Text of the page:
Barth insists that the prosaic in fiction is only there to be transformed into fabulation.  For Barth, the artist's ostensible subject is not the main point; rather it is only an excuse or raw material for focussing on the nature of the fiction-making process. 
            Great literature, says Barth, is almost always, regardless of what it seems to be about, about itself.  Perhaps more than any other American writer in the last quarter of the twentieth century, John Barth made fiction intensely conscious of itself, aware of its traditions, and of the conventions that make it possible.  If, as the main currents of modern thought suggest, reality itself is the result of fiction-making processes, then John Barth is truly a writer concerned with the essential nature of what is real.

Thanks for Reading:  Hope you had a good Short Story Month this year and had the chance to read lots of short stories.

Monday, May 30, 2016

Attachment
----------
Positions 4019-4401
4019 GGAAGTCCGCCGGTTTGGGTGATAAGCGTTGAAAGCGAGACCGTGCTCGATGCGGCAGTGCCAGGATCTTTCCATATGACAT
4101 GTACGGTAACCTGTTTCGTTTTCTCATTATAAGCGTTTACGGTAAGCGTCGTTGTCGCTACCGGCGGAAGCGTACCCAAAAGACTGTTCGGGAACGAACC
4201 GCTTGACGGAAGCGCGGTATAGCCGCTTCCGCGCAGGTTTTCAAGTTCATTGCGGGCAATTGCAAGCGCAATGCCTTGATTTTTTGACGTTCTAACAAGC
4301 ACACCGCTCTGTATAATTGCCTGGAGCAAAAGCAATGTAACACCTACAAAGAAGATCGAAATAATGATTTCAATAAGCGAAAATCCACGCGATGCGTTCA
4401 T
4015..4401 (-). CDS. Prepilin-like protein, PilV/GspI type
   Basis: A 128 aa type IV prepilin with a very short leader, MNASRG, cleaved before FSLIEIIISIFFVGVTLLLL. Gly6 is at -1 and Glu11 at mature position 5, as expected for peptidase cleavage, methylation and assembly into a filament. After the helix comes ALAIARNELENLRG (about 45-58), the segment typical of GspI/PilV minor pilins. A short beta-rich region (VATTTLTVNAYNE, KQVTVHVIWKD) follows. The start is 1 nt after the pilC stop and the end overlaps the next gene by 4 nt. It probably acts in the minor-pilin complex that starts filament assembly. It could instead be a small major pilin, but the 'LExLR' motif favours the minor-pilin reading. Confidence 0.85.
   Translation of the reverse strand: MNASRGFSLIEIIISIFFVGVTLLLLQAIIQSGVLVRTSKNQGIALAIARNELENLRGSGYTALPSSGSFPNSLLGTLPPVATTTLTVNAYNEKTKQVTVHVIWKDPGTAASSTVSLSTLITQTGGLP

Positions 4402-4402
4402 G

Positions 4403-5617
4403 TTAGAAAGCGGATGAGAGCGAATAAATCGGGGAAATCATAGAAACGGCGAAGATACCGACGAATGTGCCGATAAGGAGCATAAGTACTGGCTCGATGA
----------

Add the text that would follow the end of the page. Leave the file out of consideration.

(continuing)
Henry James, "The Real Thing"—Short Story Month 2016—Day 30

            James's "The Real Thing" is an important fictional treatment of the tension between reality and artistic technique.  The artist in the story pays so much attention to the social stereotype his models represent that he is unable to penetrate to the human reality beneath the surface.  
            As James makes clear in his preface to the story, what he is interested in is the pattern or form of the work--its ability to transcend mere narrative and communicate something illustrative, something conceptual:  "I must be very clear as to what is in this idea and what I wish to get out of it. . . .  It must be an idea--it can't be a 'story' in the vulgar sense of the word.  It must be a picture; it must illustrate something. . . something of the real essence of the subject." 
            Although James's artist in the story insists that he cherishes "human accidents" and that what he hates most is being ridden by a type, the irony James explores is that the only way an artist can communicate character is to create a patterned picture that illustrates something; there is no such thing as a "human accident" in a story.